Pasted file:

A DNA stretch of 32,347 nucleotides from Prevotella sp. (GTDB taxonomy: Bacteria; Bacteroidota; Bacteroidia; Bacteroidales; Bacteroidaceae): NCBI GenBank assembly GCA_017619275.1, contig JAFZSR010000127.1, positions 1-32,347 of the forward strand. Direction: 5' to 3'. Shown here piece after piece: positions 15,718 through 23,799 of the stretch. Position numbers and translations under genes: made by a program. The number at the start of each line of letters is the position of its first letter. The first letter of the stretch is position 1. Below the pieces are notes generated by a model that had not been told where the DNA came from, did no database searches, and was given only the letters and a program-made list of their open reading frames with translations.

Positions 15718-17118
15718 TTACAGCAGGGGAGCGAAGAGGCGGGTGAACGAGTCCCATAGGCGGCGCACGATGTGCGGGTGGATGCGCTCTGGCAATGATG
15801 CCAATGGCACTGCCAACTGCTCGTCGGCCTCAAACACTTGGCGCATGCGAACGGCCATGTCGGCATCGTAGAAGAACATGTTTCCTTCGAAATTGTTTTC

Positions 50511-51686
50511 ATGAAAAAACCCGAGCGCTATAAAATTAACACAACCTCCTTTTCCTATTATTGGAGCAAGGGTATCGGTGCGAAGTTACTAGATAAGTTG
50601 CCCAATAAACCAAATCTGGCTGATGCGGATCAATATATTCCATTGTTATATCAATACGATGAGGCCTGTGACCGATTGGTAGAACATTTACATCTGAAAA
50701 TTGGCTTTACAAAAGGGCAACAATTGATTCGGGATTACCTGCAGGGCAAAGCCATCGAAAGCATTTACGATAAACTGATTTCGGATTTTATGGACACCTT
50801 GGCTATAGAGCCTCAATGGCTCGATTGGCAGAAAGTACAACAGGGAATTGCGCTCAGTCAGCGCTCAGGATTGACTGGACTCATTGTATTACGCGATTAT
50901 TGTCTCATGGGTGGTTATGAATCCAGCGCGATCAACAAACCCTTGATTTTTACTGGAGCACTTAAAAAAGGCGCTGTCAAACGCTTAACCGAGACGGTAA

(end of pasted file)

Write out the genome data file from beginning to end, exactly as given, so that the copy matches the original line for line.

A DNA stretch of 32,347 nucleotides from Prevotella sp. (GTDB taxonomy: Bacteria; Bacteroidota; Bacteroidia; Bacteroidales; Bacteroidaceae): NCBI GenBank assembly GCA_017619275.1, contig JAFZSR010000127.1, positions 1-32,347 of the forward strand. Direction: 5' to 3'. Shown here piece after piece: positions 15,718 through 23,799 of the stretch. Position numbers and translations under genes: made by a program. The number at the start of each line of letters is the position of its first letter. The first letter of the stretch is position 1. Below the pieces are notes generated by a model that had not been told where the DNA came from, did no database searches, and was given only the letters and a program-made list of their open reading frames with translations.

Positions 15718-17118
15718 TTACAGCAGGGGAGCGAAGAGGCGGGTGAACGAGTCCCATAGGCGGCGCACGATGTGCGGGTGGATGCGCTCTGGCAATGATG
15801 CCAATGGCACTGCCAACTGCTCGTCGGCCTCAAACACTTGGCGCATGCGAACGGCCATGTCGGCATCGTAGAAGAACATGTTTCCTTCGAAATTGTTTTC

Positions 50511-51686
50511 ATGAAAAAACCCGAGCGCTATAAAATTAACACAACCTCCTTTTCCTATTATTGGAGCAAGGGTATCGGTGCGAAGTTACTAGATAAGTTG
50601 CCCAATAAACCAAATCTGGCTGATGCGGATCAATATATTCCATTGTTATATCAATACGATGAGGCCTGTGACCGATTGGTAGAACATTTACATCTGAAAA
50701 TTGGCTTTACAAAAGGGCAACAATTGATTCGGGATTACCTGCAGGGCAAAGCCATCGAAAGCATTTACGATAAACTGATTTCGGATTTTATGGACACCTT
50801 GGCTATAGAGCCTCAATGGCTCGATTGGCAGAAAGTACAACAGGGAATTGCGCTCAGTCAGCGCTCAGGATTGACTGGACTCATTGTATTACGCGATTAT
50901 TGTCTCATGGGTGGTTATGAATCCAGCGCGATCAACAAACCCTTGATTTTTACTGGAGCACTTAAAAAAGGCGCTGTCAAACGCTTAACCGAGACGGTAA